Proposed High-Pressure System for Boston.

Proposed High-Pressure System for Boston.

The Committee on Fire Prevention of the Board of Fire Underwriters has issued a pamphlet on the desirability of a high-pressure fire system for Boston, from which the following is taken;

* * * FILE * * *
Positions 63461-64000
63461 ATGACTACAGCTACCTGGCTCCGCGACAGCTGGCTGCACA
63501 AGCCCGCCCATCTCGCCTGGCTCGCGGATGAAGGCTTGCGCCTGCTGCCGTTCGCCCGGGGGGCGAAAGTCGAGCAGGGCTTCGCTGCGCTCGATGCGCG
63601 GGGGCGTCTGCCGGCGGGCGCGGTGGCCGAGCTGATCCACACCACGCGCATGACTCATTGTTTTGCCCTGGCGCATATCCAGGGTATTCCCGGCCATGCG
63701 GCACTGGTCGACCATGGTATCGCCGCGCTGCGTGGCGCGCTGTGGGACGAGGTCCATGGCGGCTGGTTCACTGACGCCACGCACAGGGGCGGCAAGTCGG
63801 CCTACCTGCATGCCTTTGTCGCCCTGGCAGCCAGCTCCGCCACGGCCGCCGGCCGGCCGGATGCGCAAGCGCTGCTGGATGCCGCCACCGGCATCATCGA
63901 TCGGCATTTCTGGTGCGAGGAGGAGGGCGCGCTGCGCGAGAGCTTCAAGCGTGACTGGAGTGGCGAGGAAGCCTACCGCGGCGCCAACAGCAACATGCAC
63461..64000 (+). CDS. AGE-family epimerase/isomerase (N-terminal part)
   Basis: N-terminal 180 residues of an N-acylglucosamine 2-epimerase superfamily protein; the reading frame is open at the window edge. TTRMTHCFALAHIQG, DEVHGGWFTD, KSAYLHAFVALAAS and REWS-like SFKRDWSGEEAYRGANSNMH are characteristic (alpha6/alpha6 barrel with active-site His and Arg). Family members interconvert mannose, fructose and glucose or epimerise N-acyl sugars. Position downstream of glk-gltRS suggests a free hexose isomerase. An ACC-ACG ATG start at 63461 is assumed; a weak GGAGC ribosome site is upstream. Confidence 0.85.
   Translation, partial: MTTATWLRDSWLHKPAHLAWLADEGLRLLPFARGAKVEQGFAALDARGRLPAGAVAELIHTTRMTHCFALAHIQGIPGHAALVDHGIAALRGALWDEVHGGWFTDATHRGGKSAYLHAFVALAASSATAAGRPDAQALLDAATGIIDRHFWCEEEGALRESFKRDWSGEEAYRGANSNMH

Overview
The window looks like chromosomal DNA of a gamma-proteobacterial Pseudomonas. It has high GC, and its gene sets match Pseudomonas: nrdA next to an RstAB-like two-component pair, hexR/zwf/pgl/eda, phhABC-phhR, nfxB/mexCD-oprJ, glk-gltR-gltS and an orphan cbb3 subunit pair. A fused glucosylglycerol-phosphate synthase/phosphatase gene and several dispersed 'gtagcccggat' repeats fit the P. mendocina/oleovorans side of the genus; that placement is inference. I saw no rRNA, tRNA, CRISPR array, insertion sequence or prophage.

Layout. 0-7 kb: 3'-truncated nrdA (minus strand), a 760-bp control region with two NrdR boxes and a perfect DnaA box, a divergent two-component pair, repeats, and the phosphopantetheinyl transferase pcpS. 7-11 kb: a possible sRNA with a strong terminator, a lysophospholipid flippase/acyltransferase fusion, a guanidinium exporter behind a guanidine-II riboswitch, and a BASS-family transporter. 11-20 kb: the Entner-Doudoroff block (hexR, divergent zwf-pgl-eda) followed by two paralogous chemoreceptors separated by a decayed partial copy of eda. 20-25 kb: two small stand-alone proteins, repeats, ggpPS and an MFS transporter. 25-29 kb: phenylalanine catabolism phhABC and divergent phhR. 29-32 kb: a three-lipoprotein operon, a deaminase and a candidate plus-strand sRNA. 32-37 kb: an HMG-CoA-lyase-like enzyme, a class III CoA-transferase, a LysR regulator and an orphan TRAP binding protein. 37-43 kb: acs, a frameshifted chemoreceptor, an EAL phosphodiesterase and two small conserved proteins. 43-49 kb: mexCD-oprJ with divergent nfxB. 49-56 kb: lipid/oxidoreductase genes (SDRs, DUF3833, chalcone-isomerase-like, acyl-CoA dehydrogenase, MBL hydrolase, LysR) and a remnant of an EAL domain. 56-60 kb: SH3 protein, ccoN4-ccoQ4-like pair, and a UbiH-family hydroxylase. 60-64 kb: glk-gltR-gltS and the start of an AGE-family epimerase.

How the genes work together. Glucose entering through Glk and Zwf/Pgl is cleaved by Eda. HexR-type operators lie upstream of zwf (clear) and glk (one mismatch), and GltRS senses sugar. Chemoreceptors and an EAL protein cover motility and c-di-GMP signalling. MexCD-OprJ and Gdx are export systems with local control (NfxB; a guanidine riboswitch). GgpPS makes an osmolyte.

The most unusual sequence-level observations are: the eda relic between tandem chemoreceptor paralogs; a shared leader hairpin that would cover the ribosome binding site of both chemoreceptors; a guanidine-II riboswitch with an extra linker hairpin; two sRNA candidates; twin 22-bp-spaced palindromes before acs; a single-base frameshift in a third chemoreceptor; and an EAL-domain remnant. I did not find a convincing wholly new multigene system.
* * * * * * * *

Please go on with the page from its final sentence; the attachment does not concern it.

The immense aggregations of values in the buildings and their contents in the business districts of metropolitan cities, and the possibility of conflagrations, with their tremendous losses and disastrous effects on business and civic growth, are striking arguments in favor of providing the most effective known means of preventing such catastrophes. The business district of Boston is the fourth largest, in value, of such districts in the country, and the area w’hich may be called the congested value district includes 335 acres. Within this district, 215 acres, or 64 per cent, of the whole, is inside the building lines, and of this area, only 6 per cent, is at present unoccupied by buildings. Although there is a tendency at the present time to replace old buildings with others of fireproof construction, such being required for certain heights and areas hv the city building laws, the number of buildings of such construction is comparatively small, being 7 per cent, of the total and covering only 16 per cent, of the total area built upon. The probability of serious fires originating in these buildings is small, but with the general lack of protection against exposure across the narrow streets and passageways of the district they wculd not withstand the attack of a fire from adjacent and neighboring buildings of other classes. The mill or slow-burning construction constitutes 9 per cent, of the total area built upon; in this type, although below the standard of its class, the floor openings are generally protected, which greatly lessens the danger of the spread of fires from floor to floor. The remaining construction in the district is frame and joisted brick; the frame is of small amount and practically all in the northern part of the district. The joisted brick construction is numerically 88 per cent, of the total and covers nearly three-quarters of the area built upon; many of these buildings are old and very many lack protection on openings through floors and on exposed windows, essentials in stopping the spread of fires. Of the joisted brick buildings, 41 per cent, are five stories or over in height; it is in this class of buildings that fires are most difficult to control, increasingly so as the height exceeds four stories. All that is required, under existing weak building conditions, is the right combination of circumstances to make a fire too large for the department to handle. This combination of circumstances nearly occurred on August 9, 1910, when two serious simultaneous fires, called out practically the entire Boston fire department and much apparatus from the surrounding cities. Had either of these fires been a little larger, or had a third fire occurred almost anywhere in the city, for example, in any of the number of congested frame residential sections, which are becoming increasingly hazardous, a bad conflagration would undoubtedly have occurred. Practical experience has shown that the following requirements should be met in the design of a separate high-pressure fire system to insure good fire protection in districts it is to cover: A fireproof pumping station, with all openings protected in an approved manner and removed from the zone of sweeping conflagrations. Station to be equipped with sufficient Dumping units of moderate capacity to aggregate a total capacity of 20,000 gallons per minute at 300 pounds pressure, taking suction from a fresh water supply, preferably the Charles river basin and delivering into the gridiron system through well looped and gated discharge . connections. The distribution system to be connected with the pumping station through duplicate supply mains and to be so designed as to deliver the full capacity of 20,000 gallons per minute about any block within the area served, without excessive loss of head; to contain no pipes less than 12 inches in diameter, no dead ends and be connected at all intersections. Connections to be provided to the system so that the fireboats may be used as auxiliary pumping stations in case of emergencies, and system to be provided with gate valves so placed that not more than 500 feet of pipe will have to be cut out at one time. Hydrants to be of ample dimensions, with four independently gated hose outlets and connected to the mains through 8-inch gated connections; to be so distributed that the average area served by each shall not exceed 40,000 square feet

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